Science, Technology, Engineering and Math: Education for Global Leadership
Science, Technology, Engineering and Math:
Education for Global Leadership
"... Leadership tomorrow depends on how we educate our students todayespecially in science, technology, engineering and math."
President Barack Obama, September 16, 2010
The United States has become a global leader, in large part, through the genius and hard work of its scientists, engineers and innovators. Yet today, that position is threatened as comparatively few American students pursue expertise in the fields of science, technology, engineering and mathematics (STEM)and by an inadequate pipeline of teachers skilled in those subjects. President Obama has set a priority of increasing the number of students and teachers who are proficient in these vital fields.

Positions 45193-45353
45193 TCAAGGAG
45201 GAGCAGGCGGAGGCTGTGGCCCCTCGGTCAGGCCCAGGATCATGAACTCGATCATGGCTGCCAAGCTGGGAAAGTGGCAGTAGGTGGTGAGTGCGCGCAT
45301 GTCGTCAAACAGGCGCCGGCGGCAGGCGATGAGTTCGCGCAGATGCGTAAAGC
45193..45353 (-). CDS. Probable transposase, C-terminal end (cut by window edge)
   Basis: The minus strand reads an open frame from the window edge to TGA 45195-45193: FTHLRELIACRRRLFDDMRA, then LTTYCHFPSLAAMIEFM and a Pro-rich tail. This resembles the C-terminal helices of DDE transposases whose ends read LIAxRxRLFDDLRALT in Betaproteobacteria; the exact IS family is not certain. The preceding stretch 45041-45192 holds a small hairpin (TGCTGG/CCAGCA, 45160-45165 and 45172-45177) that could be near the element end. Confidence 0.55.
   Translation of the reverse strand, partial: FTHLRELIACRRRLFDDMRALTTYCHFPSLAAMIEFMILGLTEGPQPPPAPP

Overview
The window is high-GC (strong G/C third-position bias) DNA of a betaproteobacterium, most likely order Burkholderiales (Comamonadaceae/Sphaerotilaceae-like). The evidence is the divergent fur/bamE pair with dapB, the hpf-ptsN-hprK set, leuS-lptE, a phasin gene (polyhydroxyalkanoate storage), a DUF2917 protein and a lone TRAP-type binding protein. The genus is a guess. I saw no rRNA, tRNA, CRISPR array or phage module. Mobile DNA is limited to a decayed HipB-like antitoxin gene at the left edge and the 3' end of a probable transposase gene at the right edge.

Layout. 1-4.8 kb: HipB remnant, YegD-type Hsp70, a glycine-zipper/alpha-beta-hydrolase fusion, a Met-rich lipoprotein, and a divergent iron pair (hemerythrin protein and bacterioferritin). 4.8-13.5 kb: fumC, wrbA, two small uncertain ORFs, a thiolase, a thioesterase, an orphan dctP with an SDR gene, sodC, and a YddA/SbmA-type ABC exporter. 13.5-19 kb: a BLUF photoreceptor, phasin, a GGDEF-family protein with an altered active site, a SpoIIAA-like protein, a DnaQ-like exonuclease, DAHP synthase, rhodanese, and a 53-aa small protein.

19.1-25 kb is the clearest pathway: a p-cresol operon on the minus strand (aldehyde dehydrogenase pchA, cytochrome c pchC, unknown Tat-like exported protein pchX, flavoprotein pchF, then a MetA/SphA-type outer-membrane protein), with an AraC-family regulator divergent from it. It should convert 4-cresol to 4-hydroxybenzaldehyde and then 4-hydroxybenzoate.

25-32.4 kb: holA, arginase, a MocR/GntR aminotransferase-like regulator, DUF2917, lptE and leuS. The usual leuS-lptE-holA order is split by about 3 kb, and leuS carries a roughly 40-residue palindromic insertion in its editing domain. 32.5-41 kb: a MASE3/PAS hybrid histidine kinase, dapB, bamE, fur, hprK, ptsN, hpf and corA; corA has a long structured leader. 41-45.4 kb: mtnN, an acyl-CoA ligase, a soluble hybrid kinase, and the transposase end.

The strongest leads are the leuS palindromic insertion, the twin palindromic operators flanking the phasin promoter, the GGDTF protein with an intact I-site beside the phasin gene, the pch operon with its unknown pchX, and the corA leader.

Only 16 percent of American high school seniors are proficient in mathematics and interested in a STEM career. [expand/collapse]
President Obama has articulated a clear priority for STEM education: within a decade, American students must "move from the middle to the top of the pack in science and math." [expand/collapse]
The Obama administration will facilitate a cohesive national strategy, with new and repurposed funds, to reorganize STEM education programs and increase the impact of federal investments in four areas: K-12 instruction; undergraduate education; graduate fellowships; and education activities that typically take place outside of the classroom. [expand/collapse]